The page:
Ruben van Assouw – Nine year old Dutch boy is stable in hospital after becoming the sole survivor of the Libyan plane crash.
Ruben van Assouw, 9, was identified when footage of him recovering in a hospital bed in Tripoli was shown on television after the accident on Wednesday.
His grandmother, An van de Sande, told a Dutch newspaper that he had been on holiday in South Africa to celebrate his parents’ wedding anniversary with them.
The couple, Trudy and Patrick van Assouw, and their elder son Enzo, 11, died when the Afriqiyah Airways Airbus A330 crashed just short of the runway in Tripoli on its return from Johannesburg.
Mrs van de Sande said: “We don’t understand it at all. It is as if we’re in a movie.”
There had been uncertainty about the young survivor’s identity, but the Dutch Foreign Affairs Ministry confirmed he was able to tell them his name and where he was from on Thursday.
“An employee from the Dutch embassy in Tripoli talked to him. He told them his name is Ruben and is 9-years-old and from Tilburg. He is doing reasonably well considering the circumstances,” a spokesman said.
He has suffered serious leg fractures in the accident, which killed all 103 of the remaining passengers and crew, but was said to be “in a stable condition”.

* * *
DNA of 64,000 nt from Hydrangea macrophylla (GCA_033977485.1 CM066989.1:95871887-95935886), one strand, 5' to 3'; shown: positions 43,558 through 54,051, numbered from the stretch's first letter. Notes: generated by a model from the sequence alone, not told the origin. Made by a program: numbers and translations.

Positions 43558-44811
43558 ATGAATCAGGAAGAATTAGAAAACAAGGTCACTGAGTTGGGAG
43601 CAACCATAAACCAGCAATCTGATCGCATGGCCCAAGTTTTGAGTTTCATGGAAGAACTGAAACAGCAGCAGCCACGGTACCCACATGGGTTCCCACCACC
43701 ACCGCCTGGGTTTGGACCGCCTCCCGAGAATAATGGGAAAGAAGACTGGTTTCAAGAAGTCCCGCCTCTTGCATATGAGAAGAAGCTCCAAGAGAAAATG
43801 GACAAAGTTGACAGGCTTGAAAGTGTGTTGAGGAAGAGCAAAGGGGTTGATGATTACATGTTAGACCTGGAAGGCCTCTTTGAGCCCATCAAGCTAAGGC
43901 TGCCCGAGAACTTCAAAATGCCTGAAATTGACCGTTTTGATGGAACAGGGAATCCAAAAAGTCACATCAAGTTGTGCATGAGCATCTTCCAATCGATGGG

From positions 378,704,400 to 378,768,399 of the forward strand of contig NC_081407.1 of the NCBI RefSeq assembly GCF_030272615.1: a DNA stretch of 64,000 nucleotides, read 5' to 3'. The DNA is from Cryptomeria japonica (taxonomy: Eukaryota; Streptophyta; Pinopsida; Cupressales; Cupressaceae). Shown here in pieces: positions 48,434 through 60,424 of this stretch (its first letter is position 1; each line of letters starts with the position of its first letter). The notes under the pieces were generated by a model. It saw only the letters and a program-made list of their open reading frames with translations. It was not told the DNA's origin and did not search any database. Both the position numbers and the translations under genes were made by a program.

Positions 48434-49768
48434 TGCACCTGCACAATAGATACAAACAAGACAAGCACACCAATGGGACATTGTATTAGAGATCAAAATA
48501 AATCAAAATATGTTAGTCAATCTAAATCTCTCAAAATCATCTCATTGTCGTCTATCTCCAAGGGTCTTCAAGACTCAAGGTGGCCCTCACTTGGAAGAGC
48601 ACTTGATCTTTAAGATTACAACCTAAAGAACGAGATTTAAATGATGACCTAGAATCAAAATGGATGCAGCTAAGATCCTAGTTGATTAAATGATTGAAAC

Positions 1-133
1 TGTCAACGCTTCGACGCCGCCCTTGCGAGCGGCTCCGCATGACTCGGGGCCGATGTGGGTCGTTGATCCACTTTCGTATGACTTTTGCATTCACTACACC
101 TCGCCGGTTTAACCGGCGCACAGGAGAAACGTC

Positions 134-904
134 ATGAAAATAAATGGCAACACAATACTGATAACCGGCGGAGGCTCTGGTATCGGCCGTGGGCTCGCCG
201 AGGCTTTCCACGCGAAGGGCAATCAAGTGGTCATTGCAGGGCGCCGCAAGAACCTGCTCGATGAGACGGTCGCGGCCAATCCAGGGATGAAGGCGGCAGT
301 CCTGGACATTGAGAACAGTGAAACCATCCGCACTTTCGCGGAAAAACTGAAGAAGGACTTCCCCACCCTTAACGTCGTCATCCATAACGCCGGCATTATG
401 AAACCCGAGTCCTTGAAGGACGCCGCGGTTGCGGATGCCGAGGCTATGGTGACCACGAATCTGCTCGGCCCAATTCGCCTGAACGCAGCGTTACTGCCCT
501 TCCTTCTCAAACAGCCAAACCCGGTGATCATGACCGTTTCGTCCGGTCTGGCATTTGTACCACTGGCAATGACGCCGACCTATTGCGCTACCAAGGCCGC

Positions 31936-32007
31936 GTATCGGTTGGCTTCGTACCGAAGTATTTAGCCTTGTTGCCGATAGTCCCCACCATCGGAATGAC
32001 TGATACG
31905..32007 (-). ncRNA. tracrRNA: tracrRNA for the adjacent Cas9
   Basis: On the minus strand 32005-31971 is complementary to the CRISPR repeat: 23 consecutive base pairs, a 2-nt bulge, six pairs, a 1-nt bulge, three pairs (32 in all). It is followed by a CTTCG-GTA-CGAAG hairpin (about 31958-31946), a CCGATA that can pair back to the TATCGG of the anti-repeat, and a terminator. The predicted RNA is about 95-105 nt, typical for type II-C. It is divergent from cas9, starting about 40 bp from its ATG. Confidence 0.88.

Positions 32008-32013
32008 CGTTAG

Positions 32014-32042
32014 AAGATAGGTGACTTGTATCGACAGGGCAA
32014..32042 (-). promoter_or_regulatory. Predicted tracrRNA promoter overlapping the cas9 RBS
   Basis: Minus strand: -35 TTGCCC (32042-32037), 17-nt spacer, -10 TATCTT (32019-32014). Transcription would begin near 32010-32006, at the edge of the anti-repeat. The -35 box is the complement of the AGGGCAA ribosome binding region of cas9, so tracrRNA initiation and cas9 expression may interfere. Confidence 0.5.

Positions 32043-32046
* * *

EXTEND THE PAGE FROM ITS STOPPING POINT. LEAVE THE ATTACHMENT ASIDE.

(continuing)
Ruben’s aunt and uncle travelled to Tripoli in a Dutch government plane on Thursday morning. An embassy official said he smiled for the first time when his family came into the intensive ward.
Two British citizens who were among the casualties have still not been named.
Ireland’s Department of Foreign Affairs also confirmed a 42-year-old woman with Irish citizenship was on the passenger list. She has been named as Bree O’Mara, an author who was en-route to Britain to sign a book deal.
Afriqiyah Airways have also reported that 70 Dutch, six South Africans, two Libyans, two Austrians, a German, Zimbabwean and French national were also among the dead.
The plane also carried 11 crew members, all with the Libyan nationality. The remaining casualties have still not had their nationalities confirmed.
The aircraft is the same type as Air France flight 447, which crashed in the Atlantic on June 1 last year. The cause of that crash has not been firmly identified.